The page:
Two-Compartment Kinetic Modeling of Radiocesium Accumulation in Marine Bivalves under Hypothetical Exposure Regimes
2016-01-29T00:00:00Z (GMT) by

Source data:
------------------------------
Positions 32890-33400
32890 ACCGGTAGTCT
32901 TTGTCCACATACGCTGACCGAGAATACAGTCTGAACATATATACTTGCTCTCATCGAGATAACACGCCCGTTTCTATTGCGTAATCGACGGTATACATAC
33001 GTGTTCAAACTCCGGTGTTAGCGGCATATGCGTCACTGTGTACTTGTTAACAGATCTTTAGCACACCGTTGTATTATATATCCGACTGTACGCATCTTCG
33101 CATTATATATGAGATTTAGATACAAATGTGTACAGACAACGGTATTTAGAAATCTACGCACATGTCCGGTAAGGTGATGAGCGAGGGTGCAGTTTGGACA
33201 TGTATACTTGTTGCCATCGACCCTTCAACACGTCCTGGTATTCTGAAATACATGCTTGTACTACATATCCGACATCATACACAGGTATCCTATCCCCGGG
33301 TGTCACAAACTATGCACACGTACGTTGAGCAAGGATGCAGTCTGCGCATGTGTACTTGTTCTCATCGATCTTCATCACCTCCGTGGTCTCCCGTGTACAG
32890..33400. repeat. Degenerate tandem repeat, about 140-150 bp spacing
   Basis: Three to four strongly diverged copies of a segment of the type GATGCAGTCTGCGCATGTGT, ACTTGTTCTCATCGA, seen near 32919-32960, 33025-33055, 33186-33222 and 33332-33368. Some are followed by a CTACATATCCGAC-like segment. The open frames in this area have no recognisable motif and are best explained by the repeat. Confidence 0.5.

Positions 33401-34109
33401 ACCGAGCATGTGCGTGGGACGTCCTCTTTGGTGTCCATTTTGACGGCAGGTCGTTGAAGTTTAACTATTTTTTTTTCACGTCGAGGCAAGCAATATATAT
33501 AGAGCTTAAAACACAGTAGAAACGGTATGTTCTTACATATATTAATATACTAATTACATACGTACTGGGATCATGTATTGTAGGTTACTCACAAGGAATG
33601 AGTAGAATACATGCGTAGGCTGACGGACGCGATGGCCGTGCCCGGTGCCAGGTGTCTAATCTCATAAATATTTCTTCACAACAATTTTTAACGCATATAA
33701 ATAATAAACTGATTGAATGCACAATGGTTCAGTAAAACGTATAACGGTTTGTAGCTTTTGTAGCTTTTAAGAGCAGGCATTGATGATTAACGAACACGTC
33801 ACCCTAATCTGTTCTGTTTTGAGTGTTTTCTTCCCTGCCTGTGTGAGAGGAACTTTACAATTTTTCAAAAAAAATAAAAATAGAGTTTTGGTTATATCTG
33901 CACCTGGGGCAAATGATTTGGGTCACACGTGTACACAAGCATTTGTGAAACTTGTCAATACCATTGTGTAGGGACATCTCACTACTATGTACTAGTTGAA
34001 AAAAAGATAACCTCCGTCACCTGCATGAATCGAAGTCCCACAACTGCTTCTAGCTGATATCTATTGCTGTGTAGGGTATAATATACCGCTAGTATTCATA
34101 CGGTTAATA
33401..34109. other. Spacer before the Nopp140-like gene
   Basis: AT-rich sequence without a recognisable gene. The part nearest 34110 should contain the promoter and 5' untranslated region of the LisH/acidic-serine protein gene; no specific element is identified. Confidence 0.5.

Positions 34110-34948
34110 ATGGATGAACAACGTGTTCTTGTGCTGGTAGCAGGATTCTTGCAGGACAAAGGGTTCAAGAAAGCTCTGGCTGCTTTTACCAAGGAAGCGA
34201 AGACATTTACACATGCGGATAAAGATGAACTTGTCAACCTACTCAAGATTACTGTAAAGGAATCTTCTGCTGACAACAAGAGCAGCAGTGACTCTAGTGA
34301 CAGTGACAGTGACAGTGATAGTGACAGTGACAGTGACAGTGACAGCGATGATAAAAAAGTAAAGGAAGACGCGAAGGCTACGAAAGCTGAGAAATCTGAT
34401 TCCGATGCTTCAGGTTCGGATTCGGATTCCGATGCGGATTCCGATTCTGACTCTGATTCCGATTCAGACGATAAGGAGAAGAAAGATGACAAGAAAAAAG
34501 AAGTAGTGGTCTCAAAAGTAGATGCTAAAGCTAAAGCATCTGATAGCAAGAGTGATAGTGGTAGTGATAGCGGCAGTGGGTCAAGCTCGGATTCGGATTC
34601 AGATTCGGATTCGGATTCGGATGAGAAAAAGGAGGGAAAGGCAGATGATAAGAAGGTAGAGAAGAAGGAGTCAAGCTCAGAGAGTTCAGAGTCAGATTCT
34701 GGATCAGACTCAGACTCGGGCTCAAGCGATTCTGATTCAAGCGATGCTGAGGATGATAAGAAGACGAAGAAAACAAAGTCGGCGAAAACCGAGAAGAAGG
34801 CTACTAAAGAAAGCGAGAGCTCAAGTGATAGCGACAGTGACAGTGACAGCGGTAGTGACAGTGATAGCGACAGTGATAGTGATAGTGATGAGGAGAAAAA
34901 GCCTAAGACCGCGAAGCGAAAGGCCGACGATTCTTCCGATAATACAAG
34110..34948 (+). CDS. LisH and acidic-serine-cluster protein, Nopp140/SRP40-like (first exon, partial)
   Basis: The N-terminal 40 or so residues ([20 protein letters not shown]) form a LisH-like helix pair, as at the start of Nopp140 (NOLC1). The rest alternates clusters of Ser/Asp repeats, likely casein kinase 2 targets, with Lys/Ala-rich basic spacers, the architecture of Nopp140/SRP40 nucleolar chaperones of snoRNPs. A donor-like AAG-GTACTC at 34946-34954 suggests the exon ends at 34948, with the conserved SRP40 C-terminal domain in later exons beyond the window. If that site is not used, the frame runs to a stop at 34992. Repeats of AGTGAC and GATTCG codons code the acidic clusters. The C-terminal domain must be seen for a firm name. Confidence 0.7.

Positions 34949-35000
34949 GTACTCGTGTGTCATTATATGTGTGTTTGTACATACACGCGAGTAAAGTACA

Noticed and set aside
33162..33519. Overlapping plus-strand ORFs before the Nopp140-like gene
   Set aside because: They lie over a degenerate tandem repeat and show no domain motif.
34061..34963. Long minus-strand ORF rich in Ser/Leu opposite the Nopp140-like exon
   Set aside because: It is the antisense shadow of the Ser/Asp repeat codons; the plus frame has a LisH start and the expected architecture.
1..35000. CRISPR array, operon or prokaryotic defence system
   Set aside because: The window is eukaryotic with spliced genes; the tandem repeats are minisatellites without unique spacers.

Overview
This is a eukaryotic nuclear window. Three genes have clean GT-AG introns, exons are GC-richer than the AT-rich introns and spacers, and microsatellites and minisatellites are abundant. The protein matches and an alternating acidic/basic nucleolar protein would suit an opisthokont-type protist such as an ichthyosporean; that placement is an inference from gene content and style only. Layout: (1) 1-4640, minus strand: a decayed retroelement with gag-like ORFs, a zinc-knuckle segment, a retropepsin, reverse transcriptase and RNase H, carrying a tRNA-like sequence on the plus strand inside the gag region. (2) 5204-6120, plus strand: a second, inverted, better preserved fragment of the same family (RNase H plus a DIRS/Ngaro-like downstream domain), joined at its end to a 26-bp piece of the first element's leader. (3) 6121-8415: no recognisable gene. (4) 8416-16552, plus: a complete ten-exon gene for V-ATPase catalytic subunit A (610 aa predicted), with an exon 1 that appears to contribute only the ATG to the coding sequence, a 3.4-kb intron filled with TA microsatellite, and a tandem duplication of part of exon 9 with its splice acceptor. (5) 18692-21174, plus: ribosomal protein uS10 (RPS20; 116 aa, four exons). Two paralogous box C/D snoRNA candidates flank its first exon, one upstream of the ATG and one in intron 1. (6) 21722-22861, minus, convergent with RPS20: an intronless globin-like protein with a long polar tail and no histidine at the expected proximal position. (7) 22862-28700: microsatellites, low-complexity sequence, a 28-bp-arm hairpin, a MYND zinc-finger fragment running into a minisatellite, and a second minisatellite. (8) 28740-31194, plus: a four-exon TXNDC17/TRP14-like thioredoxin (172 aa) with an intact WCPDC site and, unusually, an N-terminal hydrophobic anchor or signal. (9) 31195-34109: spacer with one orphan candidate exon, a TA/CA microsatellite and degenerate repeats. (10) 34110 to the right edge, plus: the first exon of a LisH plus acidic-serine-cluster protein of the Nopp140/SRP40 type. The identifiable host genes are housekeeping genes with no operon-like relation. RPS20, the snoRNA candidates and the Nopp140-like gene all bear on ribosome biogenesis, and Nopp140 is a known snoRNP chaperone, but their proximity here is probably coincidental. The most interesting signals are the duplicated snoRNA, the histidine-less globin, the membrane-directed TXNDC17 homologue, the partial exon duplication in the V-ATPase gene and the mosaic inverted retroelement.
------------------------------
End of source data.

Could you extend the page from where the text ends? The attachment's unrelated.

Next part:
Interpreting the variable concentrations of <sup>137</sup>Cs in the field biological samples requires mechanistic understanding of both environmental and biological behavior of <sup>137</sup>Cs. In this study, we used a two-compartment model to estimate and compare the <sup>137</sup>Cs biokinetics in three species of subtropical marine bivalves. Significant interspecific difference of <sup>137</sup>Cs biokinetics was observed among oysters, mussels, and scallops. There was considerable <sup>137</sup>Cs assimilation from phytoplankton in the bivalves, but the calculated trophic transfer factors were generally between 0.04 and 0.4. We demonstrated a major efflux of radiocesium in the scallops (with a rate constant of 0.207 d<sup>–1</sup>), whereas the efflux was comparable between oysters and mussels (0.035–0.038 d<sup>–1</sup>). A two-compartment kinetic model was developed to simulate the <sup>137</sup>Cs accumulation in the three bivalves under four hypothetical exposure regimes. We showed that the bivalves respond differently to the exposure regimes in terms of time to reach equilibrium, equilibrium concentration, and maximum concentration. Bivalves suffering more frequent intermittent exposure may have higher maximum concentrations than those receiving less frequent exposure. The interspecific difference of <sup>137</sup>Cs accumulation in bivalves has important implications for biomonitoring and implementing management techniques. This study represents one of the first attempts to combine both dissolved and dietary pathways to give a realistic simulation of <sup>137</sup>Cs accumulation in marine bivalves under dynamic exposure regimes.